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Frozen Shoulder: Causes, Symptoms, and Treatment Options

Frozen shoulder, medically known as adhesive capsulitis, is a painful and restrictive condition that affects many individuals. It typically develops gradually, causing stiffness and limited range of motion in the shoulder joint. In this article, we will explore the causes, symptoms, and treatment options for frozen shoulder.


Frozen shoulder occurs when the connective tissues surrounding the shoulder joint become inflamed and thickened. While the exact cause is not always clear, several factors can contribute to its development. These include:

1. Age and Gender: Individuals over the age of 40, especially women, are more susceptible to frozen shoulder.

2. Medical Conditions: Certain medical conditions, such as diabetes, heart disease, and thyroid disorders, are associated with an increased risk of developing frozen shoulder.

3. Injury or Surgery: Shoulder injuries or surgeries can lead to prolonged immobility, increasing the risk of developing this condition.


The hallmark symptoms of frozen shoulder are pain and restricted shoulder movement. The condition typically progresses through three stages:

1. Freezing Stage: During this stage, individuals experience increasing pain and a gradual loss of shoulder movement. This stage can last anywhere from 6 weeks to 9 months.

2. Frozen Stage: In this stage, the pain may begin to diminish, but the shoulder becomes increasingly stiff. Daily activities become challenging, and the range of motion is severely limited. This stage can last 4-6 months.

3. Thawing Stage: The final stage involves a gradual improvement in shoulder mobility and a reduction in pain. Full recovery may take several months to a few years.

Treatment Options:

The treatment of frozen shoulder aims to relieve pain and restore shoulder mobility. Here are some common treatment options:

1. Physical Therapy: Physical therapists can design exercises and stretches to improve shoulder mobility and reduce pain. Regular, guided exercises are crucial in managing the condition.

2. Medications: Nonsteroidal anti-inflammatory drugs (NSAIDs) or corticosteroid injections may be prescribed to reduce pain and inflammation.

3. Heat and Ice: Applying heat and ice alternately can help alleviate pain and reduce inflammation.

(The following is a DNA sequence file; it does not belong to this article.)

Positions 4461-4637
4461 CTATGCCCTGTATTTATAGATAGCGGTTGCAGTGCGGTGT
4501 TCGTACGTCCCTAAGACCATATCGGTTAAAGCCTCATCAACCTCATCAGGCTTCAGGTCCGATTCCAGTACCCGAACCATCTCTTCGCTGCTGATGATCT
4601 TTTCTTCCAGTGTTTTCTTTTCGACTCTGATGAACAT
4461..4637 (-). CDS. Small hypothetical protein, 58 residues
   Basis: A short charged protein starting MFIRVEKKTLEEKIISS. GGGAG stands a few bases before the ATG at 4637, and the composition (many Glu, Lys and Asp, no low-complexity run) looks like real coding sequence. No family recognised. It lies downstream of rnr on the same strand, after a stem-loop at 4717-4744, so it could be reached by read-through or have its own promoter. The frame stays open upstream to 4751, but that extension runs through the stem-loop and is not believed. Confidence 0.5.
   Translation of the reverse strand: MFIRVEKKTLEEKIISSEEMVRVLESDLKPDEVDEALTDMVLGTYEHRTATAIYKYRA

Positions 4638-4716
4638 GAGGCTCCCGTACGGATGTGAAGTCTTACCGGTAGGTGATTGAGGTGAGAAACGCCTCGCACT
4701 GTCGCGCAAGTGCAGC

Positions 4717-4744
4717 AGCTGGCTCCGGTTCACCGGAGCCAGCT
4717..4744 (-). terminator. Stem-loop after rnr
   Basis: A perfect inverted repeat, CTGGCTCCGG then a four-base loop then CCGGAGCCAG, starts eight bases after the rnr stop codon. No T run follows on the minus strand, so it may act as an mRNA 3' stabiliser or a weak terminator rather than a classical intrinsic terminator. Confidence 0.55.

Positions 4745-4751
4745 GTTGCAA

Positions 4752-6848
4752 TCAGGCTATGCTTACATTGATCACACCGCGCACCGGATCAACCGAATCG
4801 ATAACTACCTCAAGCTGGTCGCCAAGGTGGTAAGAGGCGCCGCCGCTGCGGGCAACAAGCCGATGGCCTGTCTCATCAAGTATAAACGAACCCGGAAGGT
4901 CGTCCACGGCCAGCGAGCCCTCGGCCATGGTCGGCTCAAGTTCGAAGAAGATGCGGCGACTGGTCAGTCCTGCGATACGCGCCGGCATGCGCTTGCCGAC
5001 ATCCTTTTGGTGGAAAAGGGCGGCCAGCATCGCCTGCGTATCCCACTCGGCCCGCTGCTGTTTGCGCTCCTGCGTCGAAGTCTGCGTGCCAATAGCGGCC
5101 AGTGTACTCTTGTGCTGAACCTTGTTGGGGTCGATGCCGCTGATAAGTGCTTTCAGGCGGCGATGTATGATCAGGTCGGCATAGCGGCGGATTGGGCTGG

4. Home Exercises: Patients are often advised to perform daily exercises at home to maintain and improve shoulder mobility.

5. Invasive Procedures: In some cases, if conservative treatments are not effective, doctors may recommend procedures such as joint distension (injecting sterile water into the joint capsule) or manipulation under anesthesia to break up adhesions.

6. Surgery: Surgical intervention is usually considered a last resort. If other treatments fail, surgical procedures like arthroscopy or capsular release may be performed to release the tightened joint capsule.


While it may not always be preventable, there are steps individuals can take to reduce their risk of developing frozen shoulder. These include:

- Managing underlying medical conditions, such as diabetes or heart disease.

- Avoiding prolonged immobilization of the shoulder after injury or surgery.

- Practicing regular shoulder exercises to maintain joint mobility.

In conclusion, frozen shoulder is a painful and debilitating condition that affects many individuals, particularly those over 40 and individuals with certain medical conditions. Early diagnosis and a tailored treatment plan, which may include physical therapy, medications, and in some cases, surgery, can help individuals regain shoulder mobility and alleviate pain. It's crucial to consult a healthcare professional for an accurate diagnosis and appropriate treatment options if you suspect you have frozen shoulder.

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